Simple Summary:The involvement of women in livestock production is a tradition around the world, where women have been associated with small animal farming, mainly based on family production systems. They used to be responsible for animal care (feeding and milking) and family care (children and the elderly), with the working hours exceeding the daily working time defined in developed countries. Men are responsible for the farm’s management and finances. In Europe, small ruminants are mainly raised in adverse environments. Nevertheless, they contribute to maintaining an open environment and the prevention of fire damage in times of drought. On the farms studied, a lower incidence of mastitis in goats was found when a woman worked on the farm (they milk with more care and patience). In this study, there is a predominance of farms with women and men (a family unit), where the genders both equally participate when making decisions that involve household expenses; however, this shared control usually ends up being transferred to the man. In addition, very few women are the owners of farms or make binding decisions. Finally, the inclusion of women should be recommended throughout the small ruminant productive process: this would help improve farming results and provide an incentive to keep women in rural areas.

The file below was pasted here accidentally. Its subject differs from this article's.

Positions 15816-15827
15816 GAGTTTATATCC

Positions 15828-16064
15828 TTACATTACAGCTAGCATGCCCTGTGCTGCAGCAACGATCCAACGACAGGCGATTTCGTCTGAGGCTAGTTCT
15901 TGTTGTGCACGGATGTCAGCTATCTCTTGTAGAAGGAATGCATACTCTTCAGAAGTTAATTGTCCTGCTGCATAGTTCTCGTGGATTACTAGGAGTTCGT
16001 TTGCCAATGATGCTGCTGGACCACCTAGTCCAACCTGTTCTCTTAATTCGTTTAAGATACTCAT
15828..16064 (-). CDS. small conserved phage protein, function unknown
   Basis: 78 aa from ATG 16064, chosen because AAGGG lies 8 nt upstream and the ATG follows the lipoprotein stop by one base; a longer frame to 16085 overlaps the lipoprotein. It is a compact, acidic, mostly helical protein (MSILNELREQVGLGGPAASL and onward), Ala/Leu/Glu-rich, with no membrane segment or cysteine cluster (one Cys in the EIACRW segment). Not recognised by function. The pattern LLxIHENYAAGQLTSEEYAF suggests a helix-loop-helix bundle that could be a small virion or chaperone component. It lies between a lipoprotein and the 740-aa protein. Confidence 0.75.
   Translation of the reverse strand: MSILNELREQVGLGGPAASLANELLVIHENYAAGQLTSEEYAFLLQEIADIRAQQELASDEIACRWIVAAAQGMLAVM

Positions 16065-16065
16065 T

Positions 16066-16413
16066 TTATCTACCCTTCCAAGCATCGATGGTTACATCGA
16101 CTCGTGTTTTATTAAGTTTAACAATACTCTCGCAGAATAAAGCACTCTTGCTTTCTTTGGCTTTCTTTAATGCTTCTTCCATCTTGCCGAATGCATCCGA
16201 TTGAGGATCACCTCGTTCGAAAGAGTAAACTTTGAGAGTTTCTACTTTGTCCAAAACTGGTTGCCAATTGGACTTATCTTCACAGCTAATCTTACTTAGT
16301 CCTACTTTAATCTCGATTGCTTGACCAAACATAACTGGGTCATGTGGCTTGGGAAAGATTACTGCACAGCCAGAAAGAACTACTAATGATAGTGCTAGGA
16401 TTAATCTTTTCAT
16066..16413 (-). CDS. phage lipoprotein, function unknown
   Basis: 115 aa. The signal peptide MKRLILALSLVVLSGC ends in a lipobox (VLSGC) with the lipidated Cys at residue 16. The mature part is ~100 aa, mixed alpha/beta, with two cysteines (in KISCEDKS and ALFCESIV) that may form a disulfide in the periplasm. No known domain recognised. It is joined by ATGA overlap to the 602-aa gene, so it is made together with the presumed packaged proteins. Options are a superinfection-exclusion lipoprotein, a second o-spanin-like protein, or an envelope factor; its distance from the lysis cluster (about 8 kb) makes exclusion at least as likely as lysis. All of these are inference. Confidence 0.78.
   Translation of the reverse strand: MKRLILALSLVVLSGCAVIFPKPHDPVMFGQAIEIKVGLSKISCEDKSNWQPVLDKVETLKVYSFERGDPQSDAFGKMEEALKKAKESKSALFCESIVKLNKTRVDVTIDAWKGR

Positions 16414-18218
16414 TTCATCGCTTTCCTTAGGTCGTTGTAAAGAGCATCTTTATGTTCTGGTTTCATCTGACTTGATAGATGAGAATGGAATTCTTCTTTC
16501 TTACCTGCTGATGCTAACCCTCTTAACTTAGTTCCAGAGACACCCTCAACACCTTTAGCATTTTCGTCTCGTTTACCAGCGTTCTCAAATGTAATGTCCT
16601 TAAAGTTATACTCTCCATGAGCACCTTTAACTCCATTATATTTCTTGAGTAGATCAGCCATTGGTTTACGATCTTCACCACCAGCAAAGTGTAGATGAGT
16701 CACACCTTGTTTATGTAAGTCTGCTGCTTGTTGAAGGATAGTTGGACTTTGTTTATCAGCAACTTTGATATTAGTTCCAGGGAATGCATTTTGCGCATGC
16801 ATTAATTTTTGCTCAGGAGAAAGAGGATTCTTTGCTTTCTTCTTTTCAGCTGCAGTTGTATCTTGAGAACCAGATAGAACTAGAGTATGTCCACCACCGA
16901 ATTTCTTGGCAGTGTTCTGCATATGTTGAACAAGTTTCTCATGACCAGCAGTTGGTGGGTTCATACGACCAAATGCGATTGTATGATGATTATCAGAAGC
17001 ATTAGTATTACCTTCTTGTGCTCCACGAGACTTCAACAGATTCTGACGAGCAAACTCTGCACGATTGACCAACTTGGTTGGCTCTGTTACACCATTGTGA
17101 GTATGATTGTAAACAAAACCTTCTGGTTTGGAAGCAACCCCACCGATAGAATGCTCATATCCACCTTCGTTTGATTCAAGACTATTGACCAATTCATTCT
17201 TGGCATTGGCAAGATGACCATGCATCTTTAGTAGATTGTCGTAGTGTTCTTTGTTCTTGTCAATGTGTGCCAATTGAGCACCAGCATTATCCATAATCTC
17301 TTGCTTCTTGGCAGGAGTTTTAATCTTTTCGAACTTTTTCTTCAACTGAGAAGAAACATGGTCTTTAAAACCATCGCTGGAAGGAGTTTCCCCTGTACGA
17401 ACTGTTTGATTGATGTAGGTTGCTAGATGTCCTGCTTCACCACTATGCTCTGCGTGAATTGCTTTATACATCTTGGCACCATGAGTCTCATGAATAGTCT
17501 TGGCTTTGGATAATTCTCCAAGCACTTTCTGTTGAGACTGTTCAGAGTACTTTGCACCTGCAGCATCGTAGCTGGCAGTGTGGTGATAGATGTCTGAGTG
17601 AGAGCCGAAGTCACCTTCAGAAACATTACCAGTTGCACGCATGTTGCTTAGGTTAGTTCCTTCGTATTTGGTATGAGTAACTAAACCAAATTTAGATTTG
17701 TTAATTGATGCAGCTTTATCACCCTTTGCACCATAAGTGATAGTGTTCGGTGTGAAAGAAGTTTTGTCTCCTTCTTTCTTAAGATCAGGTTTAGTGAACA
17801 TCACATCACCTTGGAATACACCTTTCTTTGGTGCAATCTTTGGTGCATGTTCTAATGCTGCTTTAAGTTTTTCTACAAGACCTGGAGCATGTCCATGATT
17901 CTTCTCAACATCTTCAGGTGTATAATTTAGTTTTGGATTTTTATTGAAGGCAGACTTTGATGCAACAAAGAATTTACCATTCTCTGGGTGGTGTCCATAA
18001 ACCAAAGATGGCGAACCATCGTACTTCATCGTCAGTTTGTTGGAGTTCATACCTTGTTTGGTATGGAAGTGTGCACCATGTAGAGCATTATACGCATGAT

Abstract:One of the factors involved in goat milk production is the role of women as farmers. The aim of this study was to evaluate the role of women on dairy goat farms, considering: (1) the profile of women occupationally involved, (2) the organization of the women’s work, (3) the degree of involvement by women in the decision-making on these farms, and (4) the influence of women’s work on productive results. This study was conducted on 52 dairy goat farms in southern Spain.